Do National Standards Make Sense?
I spent my summer break wandering far, far away from my teacher desk. The farther afield I traveled, the more I questioned my beliefs about how schools should run. Two places in particular struck me: Amidon, North Dakota, and Aguadilla, Puerto Rico.
In a car with friends, I passed through Amidon (pop. 26) in seconds. The remote town consists of a couple of intersections on Interstate 85, cushioned by about 30 miles of hilly space to the north and south. There's one restaurant—named, I think, Creeper's— and a small town hall-like structure. I was so amazed at the town's tininess that I wrenched myself around as we passed and saw the last building in town, which looked like a one-room structure with its back exterior wall covered by a large sign reading "SCHOOL." Then the treeless expanse again took over.
What goes on in the Amidon schoolhouse? How many people work there? What are they like? What resources do they use? Is there professional development? Do the Amidon students learn the way my urban students do? Do we need national standards to unite Amidon and Washington, D.C.?
I have no idea. I've taught in the Bronx, Manhattan, and in Southeast, D.C. I grew up in suburban Cherry Hill, New Jersey. I have clung to a belief in a common core of universal rhythms and needs of students and teachers, but when I passed the Amidon School, a feeling of cluelessness hit me. My ideas about what all students need have been informed by what I believe my students need and then reinforced by other teachers in comparable environments. I thought I had a grip on what education should look like, but this hamlet in North Dakota threw me for a loop. Amidon seemed so… other.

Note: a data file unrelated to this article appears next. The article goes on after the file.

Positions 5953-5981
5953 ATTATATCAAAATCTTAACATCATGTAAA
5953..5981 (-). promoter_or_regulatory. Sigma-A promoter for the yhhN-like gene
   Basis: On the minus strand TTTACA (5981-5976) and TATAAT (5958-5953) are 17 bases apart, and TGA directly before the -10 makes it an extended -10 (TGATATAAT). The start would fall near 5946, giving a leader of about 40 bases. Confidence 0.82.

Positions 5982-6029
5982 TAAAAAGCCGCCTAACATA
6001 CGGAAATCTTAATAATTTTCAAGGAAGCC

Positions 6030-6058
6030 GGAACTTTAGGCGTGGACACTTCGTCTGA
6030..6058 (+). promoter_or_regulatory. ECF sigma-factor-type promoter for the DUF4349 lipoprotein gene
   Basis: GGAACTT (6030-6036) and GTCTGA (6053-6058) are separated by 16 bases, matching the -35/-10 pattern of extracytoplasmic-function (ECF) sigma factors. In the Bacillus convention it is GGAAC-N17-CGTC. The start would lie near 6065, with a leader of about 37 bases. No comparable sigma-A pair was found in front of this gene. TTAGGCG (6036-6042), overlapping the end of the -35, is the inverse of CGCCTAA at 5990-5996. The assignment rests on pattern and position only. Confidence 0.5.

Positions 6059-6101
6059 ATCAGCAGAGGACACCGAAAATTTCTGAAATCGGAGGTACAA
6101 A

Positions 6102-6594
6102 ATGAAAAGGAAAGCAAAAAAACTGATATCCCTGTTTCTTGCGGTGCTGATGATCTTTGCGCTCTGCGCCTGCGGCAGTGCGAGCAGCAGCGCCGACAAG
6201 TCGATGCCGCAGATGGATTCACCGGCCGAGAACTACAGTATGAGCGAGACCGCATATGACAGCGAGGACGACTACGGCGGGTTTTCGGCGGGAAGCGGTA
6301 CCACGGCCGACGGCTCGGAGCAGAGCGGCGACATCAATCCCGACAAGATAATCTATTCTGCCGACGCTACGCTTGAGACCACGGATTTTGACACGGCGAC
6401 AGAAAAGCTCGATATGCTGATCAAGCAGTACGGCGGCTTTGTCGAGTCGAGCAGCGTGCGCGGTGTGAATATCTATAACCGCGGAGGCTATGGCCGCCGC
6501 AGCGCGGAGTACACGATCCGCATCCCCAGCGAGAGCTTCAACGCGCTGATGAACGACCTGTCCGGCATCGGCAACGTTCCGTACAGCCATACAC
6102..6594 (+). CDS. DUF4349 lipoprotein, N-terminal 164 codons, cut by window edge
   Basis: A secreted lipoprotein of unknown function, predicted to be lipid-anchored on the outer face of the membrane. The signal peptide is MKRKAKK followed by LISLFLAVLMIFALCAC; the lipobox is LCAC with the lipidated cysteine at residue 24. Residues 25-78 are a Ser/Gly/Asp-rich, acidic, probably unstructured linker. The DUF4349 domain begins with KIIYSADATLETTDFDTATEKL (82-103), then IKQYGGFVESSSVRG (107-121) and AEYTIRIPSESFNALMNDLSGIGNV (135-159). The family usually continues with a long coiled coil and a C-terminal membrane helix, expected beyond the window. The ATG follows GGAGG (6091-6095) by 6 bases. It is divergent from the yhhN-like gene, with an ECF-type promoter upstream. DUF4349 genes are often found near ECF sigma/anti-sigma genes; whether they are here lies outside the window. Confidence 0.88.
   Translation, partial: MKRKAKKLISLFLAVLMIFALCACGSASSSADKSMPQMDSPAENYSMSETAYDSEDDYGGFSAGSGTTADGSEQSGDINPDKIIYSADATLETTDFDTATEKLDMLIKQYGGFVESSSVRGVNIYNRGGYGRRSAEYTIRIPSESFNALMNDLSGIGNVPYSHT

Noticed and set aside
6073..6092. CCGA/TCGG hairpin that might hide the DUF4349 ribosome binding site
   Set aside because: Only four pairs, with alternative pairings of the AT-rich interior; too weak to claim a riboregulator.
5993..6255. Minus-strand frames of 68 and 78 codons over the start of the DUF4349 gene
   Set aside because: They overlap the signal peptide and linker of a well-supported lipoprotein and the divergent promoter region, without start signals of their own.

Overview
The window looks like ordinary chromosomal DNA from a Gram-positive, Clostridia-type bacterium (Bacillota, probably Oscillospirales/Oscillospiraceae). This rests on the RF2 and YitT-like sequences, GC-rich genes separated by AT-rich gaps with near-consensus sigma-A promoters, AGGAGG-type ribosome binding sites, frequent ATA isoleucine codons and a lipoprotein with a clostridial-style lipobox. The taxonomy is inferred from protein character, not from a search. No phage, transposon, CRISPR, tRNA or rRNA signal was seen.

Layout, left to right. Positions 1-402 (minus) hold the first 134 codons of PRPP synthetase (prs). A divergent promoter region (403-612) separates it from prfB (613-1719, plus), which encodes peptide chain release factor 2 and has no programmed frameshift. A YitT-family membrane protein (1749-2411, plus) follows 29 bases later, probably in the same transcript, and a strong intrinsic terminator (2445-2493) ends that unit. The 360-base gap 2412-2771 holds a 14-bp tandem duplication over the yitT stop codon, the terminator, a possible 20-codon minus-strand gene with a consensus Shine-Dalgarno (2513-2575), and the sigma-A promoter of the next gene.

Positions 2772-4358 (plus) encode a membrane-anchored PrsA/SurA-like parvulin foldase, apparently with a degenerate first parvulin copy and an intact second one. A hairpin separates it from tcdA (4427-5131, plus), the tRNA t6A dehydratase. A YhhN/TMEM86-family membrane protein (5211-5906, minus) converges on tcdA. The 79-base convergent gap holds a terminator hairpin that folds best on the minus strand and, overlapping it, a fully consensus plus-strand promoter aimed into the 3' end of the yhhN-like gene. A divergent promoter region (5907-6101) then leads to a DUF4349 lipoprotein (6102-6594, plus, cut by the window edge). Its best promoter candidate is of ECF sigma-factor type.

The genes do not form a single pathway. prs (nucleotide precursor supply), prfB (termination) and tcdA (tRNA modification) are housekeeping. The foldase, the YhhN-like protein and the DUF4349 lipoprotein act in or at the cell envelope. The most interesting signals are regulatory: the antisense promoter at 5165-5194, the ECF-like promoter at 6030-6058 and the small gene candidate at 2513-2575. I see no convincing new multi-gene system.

Encounters with Otherness
Subsequent Internet research only further confounded me. Eleven students attend school in Amidon. The town also holds the obscure honor of being the smallest county seat (Slope County, N.D.) in the country. In November 2005, a Web site selected it as "Ghost Town of the Month." I wish I’d stopped and chatted with someone there, but we were moving fast and the summer streets were empty.
My brief encounters with otherness were not finished. A couple weeks later I visited the Ramey School, a U.S. Department of Defense Education Activity school for dependents of service members in Aguadilla, Puerto Rico. My niece Dylan—whose dad is in the Coast Guard—will be starting kindergarten there this week.
Our vehicle passed through a security checkpoint to enter the grounds of the large campus. The K-12 school was designed for sunny island weather: lots of individual buildings and outdoor walkways. We walked with Dylan around the grounds, checking out the theater, the art room, and a library packed with books. While searching for the kindergarten room, an administrator materialized and graciously showed us to the spot.
Mr. C., as he introduced himself, stuck around for about 30 minutes, answering all kinds of questions with reassuring confidence and a voice of experience. He'd been working in DoD schools for 10 years, and had been at Ramey for the past five. He talked extensively about the school's extracurricular offerings, special classes, low adult-student ratio, college preparation, and bilingual opportunities. It sounded like my ideal school.
Then he hit on a detail that hadn't occurred to me: Almost every student stays only three to five years. Then their parent is rotated to a different base and, presumably, the kid starts over at a different DoD school. This year, he said, approximately 20 percent of the student body at Ramey would be new. The culture of the school is very accepting and geared toward inevitable transience. ("But how?" I wanted to ask. "In my experience, students who move around a lot have very difficult schooling and social experiences.") Mr. C.'s warmth and energy were contagious, though; he loved Ramey, and I am excited for Dylan to start her school career there. "This place is my life," he said with a smile.